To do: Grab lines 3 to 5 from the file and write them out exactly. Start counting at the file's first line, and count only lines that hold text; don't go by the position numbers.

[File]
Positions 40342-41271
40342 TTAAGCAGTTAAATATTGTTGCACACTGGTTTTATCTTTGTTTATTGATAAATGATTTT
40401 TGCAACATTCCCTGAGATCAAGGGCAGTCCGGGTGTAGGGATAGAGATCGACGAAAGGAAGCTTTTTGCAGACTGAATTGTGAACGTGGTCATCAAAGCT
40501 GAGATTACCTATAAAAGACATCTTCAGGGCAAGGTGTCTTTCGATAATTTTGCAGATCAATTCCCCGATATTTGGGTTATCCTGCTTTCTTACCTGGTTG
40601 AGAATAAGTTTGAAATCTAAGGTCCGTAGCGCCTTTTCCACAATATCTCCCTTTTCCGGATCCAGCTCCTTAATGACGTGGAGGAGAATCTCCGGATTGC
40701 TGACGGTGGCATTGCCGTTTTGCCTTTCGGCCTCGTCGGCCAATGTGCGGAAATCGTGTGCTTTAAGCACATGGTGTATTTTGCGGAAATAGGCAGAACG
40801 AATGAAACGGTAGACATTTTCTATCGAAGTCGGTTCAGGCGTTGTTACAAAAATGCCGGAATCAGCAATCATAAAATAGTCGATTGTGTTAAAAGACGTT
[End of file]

40401 TGCAACATTCCCTGAGATCAAGGGCAGTCCGGGTGTAGGGATAGAGATCGACGAAAGGAAGCTTTTTGCAGACTGAATTGTGAACGTGGTCATCAAAGCT
40501 GAGATTACCTATAAAAGACATCTTCAGGGCAAGGTGTCTTTCGATAATTTTGCAGATCAATTCCCCGATATTTGGGTTATCCTGCTTTCTTACCTGGTTG
40601 AGAATAAGTTTGAAATCTAAGGTCCGTAGCGCCTTTTCCACAATATCTCCCTTTTCCGGATCCAGCTCCTTAATGACGTGGAGGAGAATCTCCGGATTGC